The Economist takes the occasion of the Southern Baptist Convention to examine America’s Christian right, with the usual baleful prediction that the Christian right is trying to create a theocracy. This kind of irresponsible reporting is misleading, but Harper’s magazine goes The Economist one better: The Washington Times wonders if Harper’s “news accounts” are so numbingly biased in their recent hit pieces about evangelical Christians that the magazine deserves to fold.
This anti-religious innuendo in the media is parroted by some politicians (or is it the other way around), and that intolerance descends in deleterious ways to the larger society. Not only Christians have noticed the bashing. A new Jewish group has formed to fight anti-Christian bias in the media and government, seeing in evangelicals Israel’s best friend in America, Israel’s best friend in the world.
Speaking of evangelicals and Israel, the nation’s main coalition of evangelical Christian churches is under internal pressure to adopt a Middle East policy for the first time, while Jewish, Muslim and Christian leaders in the United States, the Middle East, London and South America appealed in a “transnational town-hall meeting” this week for religious moderates and President Bush to stop the conflict between Israelis and Palestinians. The logic of how that is going to work is escaping me at the moment.
The Christian Alliance for Progress made last week’s news roundup, and is back in the news this week: the Wall Street Journal looks at the result of the angry left finding religion. Speaking of which, some Democrats have started asking for prayers for guidance in their decisions. There is so much I could say. Let’s just say, God always answers prayers, but not always in the way we envision. And concerning the recent Supreme Court rulings, experts warn that houses of worship are now at risk following the eminent domain ruling, while the Commandments ban at courthouses leads to unique faith displays in other areas.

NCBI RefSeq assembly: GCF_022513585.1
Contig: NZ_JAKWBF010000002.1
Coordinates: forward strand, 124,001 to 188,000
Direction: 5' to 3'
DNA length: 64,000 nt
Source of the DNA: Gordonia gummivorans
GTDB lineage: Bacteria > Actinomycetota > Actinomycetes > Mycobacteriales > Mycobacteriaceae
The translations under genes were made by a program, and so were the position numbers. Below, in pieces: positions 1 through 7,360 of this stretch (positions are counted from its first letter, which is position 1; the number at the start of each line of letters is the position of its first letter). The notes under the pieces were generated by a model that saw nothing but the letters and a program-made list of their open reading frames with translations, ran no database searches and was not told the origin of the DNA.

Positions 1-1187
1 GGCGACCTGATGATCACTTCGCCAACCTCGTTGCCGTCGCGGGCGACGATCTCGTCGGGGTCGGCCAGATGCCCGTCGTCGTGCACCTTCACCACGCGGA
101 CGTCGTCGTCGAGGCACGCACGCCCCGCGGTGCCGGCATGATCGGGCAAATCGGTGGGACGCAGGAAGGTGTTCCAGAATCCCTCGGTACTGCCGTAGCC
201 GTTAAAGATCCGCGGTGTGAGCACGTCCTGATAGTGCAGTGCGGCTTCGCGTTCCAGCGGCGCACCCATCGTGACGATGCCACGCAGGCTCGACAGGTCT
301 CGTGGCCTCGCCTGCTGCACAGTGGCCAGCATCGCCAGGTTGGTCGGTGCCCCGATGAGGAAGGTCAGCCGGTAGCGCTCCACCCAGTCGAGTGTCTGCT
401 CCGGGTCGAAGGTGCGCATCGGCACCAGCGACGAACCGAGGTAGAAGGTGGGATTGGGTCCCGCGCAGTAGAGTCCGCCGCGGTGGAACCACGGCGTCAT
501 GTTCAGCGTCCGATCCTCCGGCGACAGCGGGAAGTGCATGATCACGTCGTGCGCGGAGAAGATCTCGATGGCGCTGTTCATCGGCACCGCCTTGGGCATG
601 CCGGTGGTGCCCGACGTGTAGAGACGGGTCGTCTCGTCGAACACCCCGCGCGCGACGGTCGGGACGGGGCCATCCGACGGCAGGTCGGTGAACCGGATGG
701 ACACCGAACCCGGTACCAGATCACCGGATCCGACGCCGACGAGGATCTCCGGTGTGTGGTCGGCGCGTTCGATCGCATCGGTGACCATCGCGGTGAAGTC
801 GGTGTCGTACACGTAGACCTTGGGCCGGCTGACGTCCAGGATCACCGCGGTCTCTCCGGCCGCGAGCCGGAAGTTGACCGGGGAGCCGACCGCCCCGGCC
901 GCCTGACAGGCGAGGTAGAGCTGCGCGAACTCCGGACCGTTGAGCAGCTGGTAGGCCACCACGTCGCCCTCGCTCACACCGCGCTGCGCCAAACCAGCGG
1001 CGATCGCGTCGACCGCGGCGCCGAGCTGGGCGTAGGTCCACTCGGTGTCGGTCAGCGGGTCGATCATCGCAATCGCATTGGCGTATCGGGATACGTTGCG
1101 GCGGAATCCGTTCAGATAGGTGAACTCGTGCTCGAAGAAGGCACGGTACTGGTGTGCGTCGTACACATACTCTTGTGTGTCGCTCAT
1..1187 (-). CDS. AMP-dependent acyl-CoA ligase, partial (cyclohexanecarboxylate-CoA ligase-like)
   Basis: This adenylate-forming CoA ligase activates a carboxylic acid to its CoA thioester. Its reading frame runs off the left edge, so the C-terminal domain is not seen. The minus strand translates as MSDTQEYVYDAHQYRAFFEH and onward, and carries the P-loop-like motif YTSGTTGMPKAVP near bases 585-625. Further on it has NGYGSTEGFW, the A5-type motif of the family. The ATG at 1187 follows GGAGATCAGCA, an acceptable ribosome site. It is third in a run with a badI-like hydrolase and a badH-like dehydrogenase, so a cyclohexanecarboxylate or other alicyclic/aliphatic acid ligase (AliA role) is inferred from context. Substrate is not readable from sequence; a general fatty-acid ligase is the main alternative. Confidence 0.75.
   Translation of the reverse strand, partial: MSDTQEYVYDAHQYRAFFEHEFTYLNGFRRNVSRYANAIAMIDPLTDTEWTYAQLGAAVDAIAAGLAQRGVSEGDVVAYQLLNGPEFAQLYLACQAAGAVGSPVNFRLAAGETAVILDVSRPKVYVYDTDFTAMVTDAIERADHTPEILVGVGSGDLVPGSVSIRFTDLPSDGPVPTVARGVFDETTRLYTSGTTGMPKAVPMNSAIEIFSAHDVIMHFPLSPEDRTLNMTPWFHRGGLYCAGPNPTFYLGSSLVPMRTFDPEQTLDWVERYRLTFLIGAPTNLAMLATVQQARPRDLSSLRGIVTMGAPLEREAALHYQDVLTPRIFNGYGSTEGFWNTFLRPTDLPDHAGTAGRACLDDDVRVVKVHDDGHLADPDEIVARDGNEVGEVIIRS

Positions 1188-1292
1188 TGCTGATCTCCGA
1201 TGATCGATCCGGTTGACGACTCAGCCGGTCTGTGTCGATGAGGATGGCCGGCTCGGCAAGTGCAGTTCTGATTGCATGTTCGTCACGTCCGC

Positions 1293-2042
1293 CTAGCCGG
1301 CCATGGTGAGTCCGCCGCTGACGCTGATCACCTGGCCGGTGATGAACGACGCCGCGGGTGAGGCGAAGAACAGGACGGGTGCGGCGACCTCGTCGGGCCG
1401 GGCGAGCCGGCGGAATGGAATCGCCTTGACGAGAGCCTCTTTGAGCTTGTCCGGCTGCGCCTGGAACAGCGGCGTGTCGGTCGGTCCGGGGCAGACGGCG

Around the nation, beginning in California, the New Urbanism movement, which seeks to integrate Christian ministry into the fabric of local communities, made the news as its leaders met in Pasadena. And in San Francisco, the only evangelical Christian church float in Sunday’s gay pride parade sported a rainbow cross, disco music and a giant sign that declared, “Christian & Gay = OK.” There is so much I could say. While I can see Jesus lovingly ministering to gays and then telling them, “Go, and sin no more,” I just can’t envision Him on a float in a gay pride parade.
In Colorado, the investigation of religious intolerance at the Air Force Academy in Colorado Springs has been completed. This case has been a lightning rod for advocates who desire to suppress religious expression, but the Washington Times notes that stamping out evangelical Christian activity at the Air Force Academy could not only erode combat will, retention, and enlistments, but also violate the intent of the First Amendment. In New York, Billy Graham held the final crusade of his long career, while the pastor of a Staten Island Catholic church made the news for kicking hundreds of kids out of religious education classes because their parents aren’t attending Mass.
In South Carolina, the town of Great Falls lost its four-year legal battle to keep the name “Jesus Christ” in its council meeting prayers. The U.S. Supreme Court declined to hear the Chester County town’s appeal of a lower court decision that it improperly favored one faith. The decision ended an often contentious case that pitted the town council against a resident who is a Wiccan high priestess. ChristianExodus.org has attracted more than 700 members from across America since the supreme court of Massachusetts legalized gay marriage last year, and already a half-dozen families have
picked up and transplanted to the Palmetto State. And in Dallas, Texas, a fire has sadly destroyed the Biblical Arts Center museum.
Next week will focus on International news of interest to Christians.